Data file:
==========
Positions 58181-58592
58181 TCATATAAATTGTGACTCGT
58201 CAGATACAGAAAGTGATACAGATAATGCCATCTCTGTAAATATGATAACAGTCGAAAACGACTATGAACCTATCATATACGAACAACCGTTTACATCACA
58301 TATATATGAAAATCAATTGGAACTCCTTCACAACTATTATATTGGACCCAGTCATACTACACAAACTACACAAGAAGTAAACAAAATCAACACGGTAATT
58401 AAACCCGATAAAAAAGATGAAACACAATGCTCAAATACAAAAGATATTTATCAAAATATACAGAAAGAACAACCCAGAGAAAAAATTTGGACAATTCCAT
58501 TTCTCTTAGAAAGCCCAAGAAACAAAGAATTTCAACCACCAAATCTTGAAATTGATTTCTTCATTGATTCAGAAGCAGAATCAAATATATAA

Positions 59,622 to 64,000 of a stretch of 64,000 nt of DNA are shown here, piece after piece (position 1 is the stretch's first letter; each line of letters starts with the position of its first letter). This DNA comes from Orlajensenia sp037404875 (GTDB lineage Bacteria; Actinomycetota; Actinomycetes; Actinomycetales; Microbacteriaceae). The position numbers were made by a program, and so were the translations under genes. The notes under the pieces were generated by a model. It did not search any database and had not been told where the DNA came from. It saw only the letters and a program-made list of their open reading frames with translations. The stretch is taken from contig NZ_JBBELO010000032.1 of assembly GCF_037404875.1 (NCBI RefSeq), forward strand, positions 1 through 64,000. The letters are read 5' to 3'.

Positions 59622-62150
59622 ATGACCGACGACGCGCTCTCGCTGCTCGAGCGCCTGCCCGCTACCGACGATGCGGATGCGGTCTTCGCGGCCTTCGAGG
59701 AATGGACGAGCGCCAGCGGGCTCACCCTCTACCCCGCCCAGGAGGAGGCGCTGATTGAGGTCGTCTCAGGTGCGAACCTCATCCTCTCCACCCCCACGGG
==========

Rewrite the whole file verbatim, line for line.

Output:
Positions 58181-58592
58181 TCATATAAATTGTGACTCGT
58201 CAGATACAGAAAGTGATACAGATAATGCCATCTCTGTAAATATGATAACAGTCGAAAACGACTATGAACCTATCATATACGAACAACCGTTTACATCACA
58301 TATATATGAAAATCAATTGGAACTCCTTCACAACTATTATATTGGACCCAGTCATACTACACAAACTACACAAGAAGTAAACAAAATCAACACGGTAATT
58401 AAACCCGATAAAAAAGATGAAACACAATGCTCAAATACAAAAGATATTTATCAAAATATACAGAAAGAACAACCCAGAGAAAAAATTTGGACAATTCCAT
58501 TTCTCTTAGAAAGCCCAAGAAACAAAGAATTTCAACCACCAAATCTTGAAATTGATTTCTTCATTGATTCAGAAGCAGAATCAAATATATAA

Positions 59,622 to 64,000 of a stretch of 64,000 nt of DNA are shown here, piece after piece (position 1 is the stretch's first letter; each line of letters starts with the position of its first letter). This DNA comes from Orlajensenia sp037404875 (GTDB lineage Bacteria; Actinomycetota; Actinomycetes; Actinomycetales; Microbacteriaceae). The position numbers were made by a program, and so were the translations under genes. The notes under the pieces were generated by a model. It did not search any database and had not been told where the DNA came from. It saw only the letters and a program-made list of their open reading frames with translations. The stretch is taken from contig NZ_JBBELO010000032.1 of assembly GCF_037404875.1 (NCBI RefSeq), forward strand, positions 1 through 64,000. The letters are read 5' to 3'.

Positions 59622-62150
59622 ATGACCGACGACGCGCTCTCGCTGCTCGAGCGCCTGCCCGCTACCGACGATGCGGATGCGGTCTTCGCGGCCTTCGAGG
59701 AATGGACGAGCGCCAGCGGGCTCACCCTCTACCCCGCCCAGGAGGAGGCGCTGATTGAGGTCGTCTCAGGTGCGAACCTCATCCTCTCCACCCCCACGGG